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Mitch Wagner
Mitch Wagner
5/4/2016 7:12:05 PM
User Rank
Gold
Re: Default or validation?
vnewman - Consider the security problems of IoT when applied to healthcare. Imagine when an artificial hand or arm is network connected. 

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vnewman
vnewman
5/4/2016 1:41:20 PM
User Rank
Platinum
Re: Default or validation?
And let's not forget the security issue - researchers at the University of Michigan just hacked Samsung's Smart Home Platform which allowed them to open locks and set off the fire alarm, among other things.  To use a technical term: Yikes.

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DHagar
DHagar
5/4/2016 1:18:16 PM
User Rank
Platinum
Re: Smart Cities
@srufolo1, very true.  I believe the "connectivity", with cities as hosts, provides a viable contribution for IoT to provide a "utility" that enhances the services of cities (ie, police, transportation, emergency response, etc) for citizens and improves the overall quality of life.  That, in fact, may be a stronger value proposition than the consumer-driven "smart homes" that several other posts are commenting on - not everyone wants or needs a "smart home".

Note:  Agree on 5G and the mobile entertainment centers - it's a different world!

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Mitch Wagner
Mitch Wagner
5/4/2016 1:15:58 PM
User Rank
Gold
Re: Default or validation?
I think of this kind of thing as "solutions in search of a problem." See also: Bitcoin. 

Now, smart thermostats are an interesting case. I've seen reports they can save heating costs by something like 2%. That's nothing to an individual household, but enormous on a national scale. However, how can you get them implemented nationally when individual consumers aren't interested?

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srufolo1
srufolo1
5/4/2016 9:46:30 AM
User Rank
Platinum
Re: Smart Cities
"Connected cars" is another big development. What's going on with the Internet of Things is fascinating and requires a whole new set of technological solutions for all these different use cases. With 5G in cars, parents will probably never hear the words, "Are we there yet?" again.

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JohnBarnes
JohnBarnes
5/4/2016 7:16:32 AM
User Rank
Platinum
Re: Default or validation?
Mitch, I think much of the drive for consumer/household IoT is coming from the tech side, not from marketing/sales, that it's more about what is possible than what people want. This is just what we used to call PRUE when I was a consultant in the 1980s (Programmers Really Understand Everything) -- the tendency of the code-proficient and the people-clumsy to decide that user needs/desires/requirements are "self-evident," meaning "do not need to be researched,that involves talking to yucky people who don't agree with each other.  Just tell them what they're getting."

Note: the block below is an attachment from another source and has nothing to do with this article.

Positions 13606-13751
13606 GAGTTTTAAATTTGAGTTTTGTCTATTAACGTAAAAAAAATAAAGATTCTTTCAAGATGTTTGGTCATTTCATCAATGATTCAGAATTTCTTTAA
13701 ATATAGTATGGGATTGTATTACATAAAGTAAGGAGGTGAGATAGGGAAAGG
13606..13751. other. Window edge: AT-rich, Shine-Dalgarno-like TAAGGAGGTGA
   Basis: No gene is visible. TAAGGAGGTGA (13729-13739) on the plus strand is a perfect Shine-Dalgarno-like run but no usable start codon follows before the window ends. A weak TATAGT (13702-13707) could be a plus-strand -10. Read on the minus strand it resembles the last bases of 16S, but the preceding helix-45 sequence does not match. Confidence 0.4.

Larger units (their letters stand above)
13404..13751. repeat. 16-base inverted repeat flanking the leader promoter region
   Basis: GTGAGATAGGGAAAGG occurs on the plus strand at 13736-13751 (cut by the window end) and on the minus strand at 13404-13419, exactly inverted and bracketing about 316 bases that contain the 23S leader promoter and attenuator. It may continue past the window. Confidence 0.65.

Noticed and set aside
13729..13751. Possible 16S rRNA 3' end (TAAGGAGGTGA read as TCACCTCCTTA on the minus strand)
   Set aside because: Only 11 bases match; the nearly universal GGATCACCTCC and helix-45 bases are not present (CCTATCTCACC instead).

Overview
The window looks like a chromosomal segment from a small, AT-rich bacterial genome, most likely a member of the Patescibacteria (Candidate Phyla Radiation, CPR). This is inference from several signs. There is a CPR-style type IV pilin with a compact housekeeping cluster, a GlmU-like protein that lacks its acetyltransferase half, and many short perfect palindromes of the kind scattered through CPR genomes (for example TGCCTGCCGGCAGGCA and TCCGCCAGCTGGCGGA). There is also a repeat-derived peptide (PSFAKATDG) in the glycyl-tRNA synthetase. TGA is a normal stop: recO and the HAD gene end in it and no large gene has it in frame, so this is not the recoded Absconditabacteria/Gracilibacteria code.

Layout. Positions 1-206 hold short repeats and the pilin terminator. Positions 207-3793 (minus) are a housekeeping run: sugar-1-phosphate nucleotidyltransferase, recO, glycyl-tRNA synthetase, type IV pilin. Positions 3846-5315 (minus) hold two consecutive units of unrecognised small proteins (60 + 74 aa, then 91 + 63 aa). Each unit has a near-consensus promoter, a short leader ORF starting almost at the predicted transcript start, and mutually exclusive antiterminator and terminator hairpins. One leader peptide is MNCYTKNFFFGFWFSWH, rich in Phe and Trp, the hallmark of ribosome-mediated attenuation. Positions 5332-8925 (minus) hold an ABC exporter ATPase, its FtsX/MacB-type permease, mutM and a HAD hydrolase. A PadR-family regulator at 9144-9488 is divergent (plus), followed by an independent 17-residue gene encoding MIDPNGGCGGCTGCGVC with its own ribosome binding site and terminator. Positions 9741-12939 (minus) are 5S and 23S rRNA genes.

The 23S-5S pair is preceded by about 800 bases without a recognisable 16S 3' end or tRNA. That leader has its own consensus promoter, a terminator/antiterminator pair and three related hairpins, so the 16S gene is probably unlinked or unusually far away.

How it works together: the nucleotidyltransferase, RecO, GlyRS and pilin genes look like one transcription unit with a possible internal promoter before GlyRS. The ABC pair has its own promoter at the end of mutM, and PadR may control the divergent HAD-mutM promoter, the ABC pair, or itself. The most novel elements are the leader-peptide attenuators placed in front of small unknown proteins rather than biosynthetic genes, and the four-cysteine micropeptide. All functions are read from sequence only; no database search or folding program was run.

So the minor problems of the light switch being across a dark room from you (solvable by cell-phone shine or leaving a door open), or temperature not being exactly what you want at every moment, etc. become issues mainly because techfolk see ways to code them.

Having spent some portion of my life insisting that for stage design, CAD had to come up to the standards of the pencil, it's a much too familiar phenomenon.

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Mitch Wagner
Mitch Wagner
5/3/2016 4:24:09 PM
User Rank
Gold
Re: Default or validation?
I haven't really seen a compelling case for consumer IoT. Smart homes? is it that hard to get up and turn on a lightswitch, or check to see if there's milk in the fridge?

Industrial IoT apps, on the other hand, are quite compelling, as are smart cities, healthcare, and other non-consumer IoT opportunities. 

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DHagar
DHagar
5/3/2016 4:13:06 PM
User Rank
Platinum
Re: Smart Cities
@srufolo1, well said.  I agree with the report that the smart cities are a key focus for IoT - it really follows the adaption rate of smarter cities with broadband, etc. 

I also agree with you that Europe, and other parts of the world, are further ahead in their digital connections.  They are deploying IoT in basic ways that improve public services.  I realize that they are more government-centric, but as they are a driving force, we can learn from them.

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srufolo1
srufolo1
5/2/2016 10:40:22 PM
User Rank
Platinum
Smart Cities
At 43% in the Verizon study, smart cities is poised to take off in the Internet of Things arena. That being said, the U.S. should be following the lead of some major European cities, such as Barcelona and Stockholm, in this area. These cities are employing IoT in ways that are improving the lives of citizens, such as traffic control, water supplies, and even parking spaces and trash removal. Once we catch up, CIOs in government will be the "new consumer."

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Ariella
Ariella
5/2/2016 12:15:44 PM
User Rank
Author
Re: Startups
<Some companies use the term IoT for bragging rights but don't have any plan in plan to take action on using it.> @freehe exactly, it's the new shiny thing that each business wants to lay claim to for the coolness factor. In the same manner many latched onto social media several years back with no clear plan of how to integrate it into its business goals. 

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